The winter holiday season (and the colder months which accompany it) can intensify feelings of sadness which aging seniors often experience. Most often it is not the holiday itself that cause these types of emotions among the elderly, rather the fact that the holidays tend to bring memories of earlier, perhaps happier times.
If you believe that your parent, spouse, friend or neighbor may be depressed, there are steps that you can take to help lift their spirits. You are probably busy with your own holiday preparations, but it’s important to remember what the holiday season is truly about. Simplifying some of your plans will allow you to focus on what really matters: the important people in your life. Use these ideas to brighten up a loved one’s winter season.
Social isolation is more than just the holiday blues; seniors who are not engaged with their communities can suffer physically. Studies have found that older adults who do not feel they are valued members of society can slip into depression, withdrawing from others and failing to eat or sleep properly, get regular exercise or keep doctor appointments. Social isolation and loneliness can increase the risk of mortality in older adults and may lead to a quicker cognitive decline in some seniors.
If you’re caring for an elderly person and find that he or she seems a little blue as the holidays approach, here are a few tips you can use to help them overcome these feelings and enjoy the festive season.
Many seniors face loneliness. Even if family members live in the same city, adult children often become so busy with their own lives and social obligations that they fail to recognize how much their parents or grandparents look forward to spending time with them during the holidays.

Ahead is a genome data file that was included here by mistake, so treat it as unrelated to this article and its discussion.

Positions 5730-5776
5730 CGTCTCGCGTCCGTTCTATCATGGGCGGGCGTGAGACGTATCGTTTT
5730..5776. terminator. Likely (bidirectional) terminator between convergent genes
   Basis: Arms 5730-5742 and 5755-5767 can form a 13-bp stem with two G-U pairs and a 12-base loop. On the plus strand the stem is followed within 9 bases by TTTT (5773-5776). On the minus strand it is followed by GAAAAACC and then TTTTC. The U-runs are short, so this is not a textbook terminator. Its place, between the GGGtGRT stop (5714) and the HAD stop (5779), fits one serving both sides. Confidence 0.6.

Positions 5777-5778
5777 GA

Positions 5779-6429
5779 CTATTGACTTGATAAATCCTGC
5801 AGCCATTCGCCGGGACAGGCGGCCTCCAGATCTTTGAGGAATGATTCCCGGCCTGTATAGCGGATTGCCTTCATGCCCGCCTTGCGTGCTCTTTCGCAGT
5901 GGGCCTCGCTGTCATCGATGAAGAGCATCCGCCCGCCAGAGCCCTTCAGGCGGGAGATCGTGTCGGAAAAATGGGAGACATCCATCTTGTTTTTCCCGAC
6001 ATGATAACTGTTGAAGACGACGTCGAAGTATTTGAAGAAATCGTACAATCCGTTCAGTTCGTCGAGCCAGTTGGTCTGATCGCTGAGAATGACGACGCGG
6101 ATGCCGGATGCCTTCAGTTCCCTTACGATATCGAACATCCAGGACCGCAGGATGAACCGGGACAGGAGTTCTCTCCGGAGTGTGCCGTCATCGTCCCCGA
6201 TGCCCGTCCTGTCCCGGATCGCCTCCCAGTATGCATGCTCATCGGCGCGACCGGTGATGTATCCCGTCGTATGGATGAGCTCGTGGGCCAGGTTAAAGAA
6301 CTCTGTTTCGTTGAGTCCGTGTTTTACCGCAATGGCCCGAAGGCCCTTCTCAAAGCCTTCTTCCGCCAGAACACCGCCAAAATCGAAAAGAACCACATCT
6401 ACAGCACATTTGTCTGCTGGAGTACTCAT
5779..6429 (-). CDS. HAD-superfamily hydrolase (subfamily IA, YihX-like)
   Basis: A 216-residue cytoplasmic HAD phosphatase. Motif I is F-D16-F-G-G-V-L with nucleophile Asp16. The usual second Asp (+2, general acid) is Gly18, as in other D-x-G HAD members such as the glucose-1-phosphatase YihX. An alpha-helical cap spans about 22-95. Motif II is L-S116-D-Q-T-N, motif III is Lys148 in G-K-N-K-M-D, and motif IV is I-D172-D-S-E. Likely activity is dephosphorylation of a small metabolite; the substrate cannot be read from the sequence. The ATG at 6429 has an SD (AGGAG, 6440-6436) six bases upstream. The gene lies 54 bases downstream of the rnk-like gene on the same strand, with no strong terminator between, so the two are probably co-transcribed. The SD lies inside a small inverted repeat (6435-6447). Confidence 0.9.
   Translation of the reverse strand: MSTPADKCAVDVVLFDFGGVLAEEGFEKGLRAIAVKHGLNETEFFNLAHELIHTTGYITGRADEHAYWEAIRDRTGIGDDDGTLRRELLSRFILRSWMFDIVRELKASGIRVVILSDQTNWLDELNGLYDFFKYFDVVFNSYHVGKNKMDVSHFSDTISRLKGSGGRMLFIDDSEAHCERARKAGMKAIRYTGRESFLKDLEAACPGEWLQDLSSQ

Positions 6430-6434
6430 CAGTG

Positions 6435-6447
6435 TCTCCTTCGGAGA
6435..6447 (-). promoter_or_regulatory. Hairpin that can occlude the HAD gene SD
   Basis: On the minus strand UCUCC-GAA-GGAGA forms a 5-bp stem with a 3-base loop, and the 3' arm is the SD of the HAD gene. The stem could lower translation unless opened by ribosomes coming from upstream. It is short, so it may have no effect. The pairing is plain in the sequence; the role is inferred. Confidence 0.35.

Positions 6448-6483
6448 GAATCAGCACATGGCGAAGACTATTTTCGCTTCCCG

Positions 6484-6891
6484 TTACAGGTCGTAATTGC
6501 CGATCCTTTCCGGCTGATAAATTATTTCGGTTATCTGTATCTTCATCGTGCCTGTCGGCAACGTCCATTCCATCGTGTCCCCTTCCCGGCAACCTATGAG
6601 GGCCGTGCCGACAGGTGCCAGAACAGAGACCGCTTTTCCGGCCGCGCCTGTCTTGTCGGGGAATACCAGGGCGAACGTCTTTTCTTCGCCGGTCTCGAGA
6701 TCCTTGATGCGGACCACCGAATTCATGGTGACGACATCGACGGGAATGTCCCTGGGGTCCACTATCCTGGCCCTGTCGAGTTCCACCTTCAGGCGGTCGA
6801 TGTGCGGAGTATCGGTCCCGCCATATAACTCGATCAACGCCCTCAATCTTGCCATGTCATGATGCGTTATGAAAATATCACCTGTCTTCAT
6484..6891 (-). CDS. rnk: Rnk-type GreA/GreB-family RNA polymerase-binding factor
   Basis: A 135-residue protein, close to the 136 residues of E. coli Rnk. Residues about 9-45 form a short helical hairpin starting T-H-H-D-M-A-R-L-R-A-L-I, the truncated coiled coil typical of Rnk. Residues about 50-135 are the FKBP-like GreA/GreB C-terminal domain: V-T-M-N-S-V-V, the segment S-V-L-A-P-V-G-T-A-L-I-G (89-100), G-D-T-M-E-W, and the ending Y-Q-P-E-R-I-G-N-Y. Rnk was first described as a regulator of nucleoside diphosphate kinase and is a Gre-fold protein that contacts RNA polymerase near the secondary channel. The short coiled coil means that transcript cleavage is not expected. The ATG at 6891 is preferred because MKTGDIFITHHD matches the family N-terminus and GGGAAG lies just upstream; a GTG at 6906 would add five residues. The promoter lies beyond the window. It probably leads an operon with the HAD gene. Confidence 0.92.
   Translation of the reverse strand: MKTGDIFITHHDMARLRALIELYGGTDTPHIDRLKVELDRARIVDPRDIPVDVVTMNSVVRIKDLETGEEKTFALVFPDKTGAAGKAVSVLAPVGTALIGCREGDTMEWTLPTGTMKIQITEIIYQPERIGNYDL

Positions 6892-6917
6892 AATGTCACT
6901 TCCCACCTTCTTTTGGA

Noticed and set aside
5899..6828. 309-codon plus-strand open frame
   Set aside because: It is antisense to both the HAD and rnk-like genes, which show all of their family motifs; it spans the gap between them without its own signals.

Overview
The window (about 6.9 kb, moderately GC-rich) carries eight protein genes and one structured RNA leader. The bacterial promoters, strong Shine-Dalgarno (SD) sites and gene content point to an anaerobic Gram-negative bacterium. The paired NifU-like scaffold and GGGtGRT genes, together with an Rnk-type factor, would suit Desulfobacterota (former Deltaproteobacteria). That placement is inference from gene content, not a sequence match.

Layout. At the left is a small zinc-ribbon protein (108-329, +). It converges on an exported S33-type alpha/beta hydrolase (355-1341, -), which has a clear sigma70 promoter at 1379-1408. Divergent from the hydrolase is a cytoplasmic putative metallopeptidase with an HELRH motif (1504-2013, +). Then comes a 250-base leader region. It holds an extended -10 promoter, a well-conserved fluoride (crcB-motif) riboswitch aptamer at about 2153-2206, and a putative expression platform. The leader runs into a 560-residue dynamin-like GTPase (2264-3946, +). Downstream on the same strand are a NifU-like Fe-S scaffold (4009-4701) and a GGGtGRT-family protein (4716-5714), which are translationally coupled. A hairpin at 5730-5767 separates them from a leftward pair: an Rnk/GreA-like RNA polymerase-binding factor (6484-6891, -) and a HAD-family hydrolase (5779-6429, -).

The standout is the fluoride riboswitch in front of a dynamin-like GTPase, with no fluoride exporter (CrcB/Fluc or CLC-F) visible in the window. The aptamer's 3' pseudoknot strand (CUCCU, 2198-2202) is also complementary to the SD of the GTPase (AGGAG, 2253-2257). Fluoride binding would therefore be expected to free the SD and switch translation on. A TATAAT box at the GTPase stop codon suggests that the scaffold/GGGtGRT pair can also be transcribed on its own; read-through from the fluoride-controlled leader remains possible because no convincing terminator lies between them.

Seasonal Affective Disorder, otherwise known as SAD, is a form of depression that affects a person during the same season each year. For example, if you get depressed each winter, you may have SAD. It seems to be the most common amongst women, people who have a close relative previously diagnosed with SAD, or people who live in areas where winter days are very short or there are big changes in the amount of daylight during different seasons.
With all of these hazards ahead in this upcoming season, it’s important that caregivers for their elderly loved ones prepare ahead of time. Taking precautions during the fall will alleviate stress, reduce risks of depression and allow our loved ones to enjoy this season and all it’s festivities to the fullest.
Caregivers may notice a sudden change in mood, appetite, or energy level in their loved one, other symptoms may involve, sadness, sleep disturbances or lethargy. The key in assessing for SAD is to tune into sudden changes that seem to revolve around the cold, dark months of winter. Of course, any symptoms of depression should be reported to the physician regardless of the season.
This presentation by Dr. John Puxty provides a summary of age-related changes in memory, mild cognitive impairment (MCI), dementia, delirium and depression in older adults. Last reviewed November 2017. 66 slides.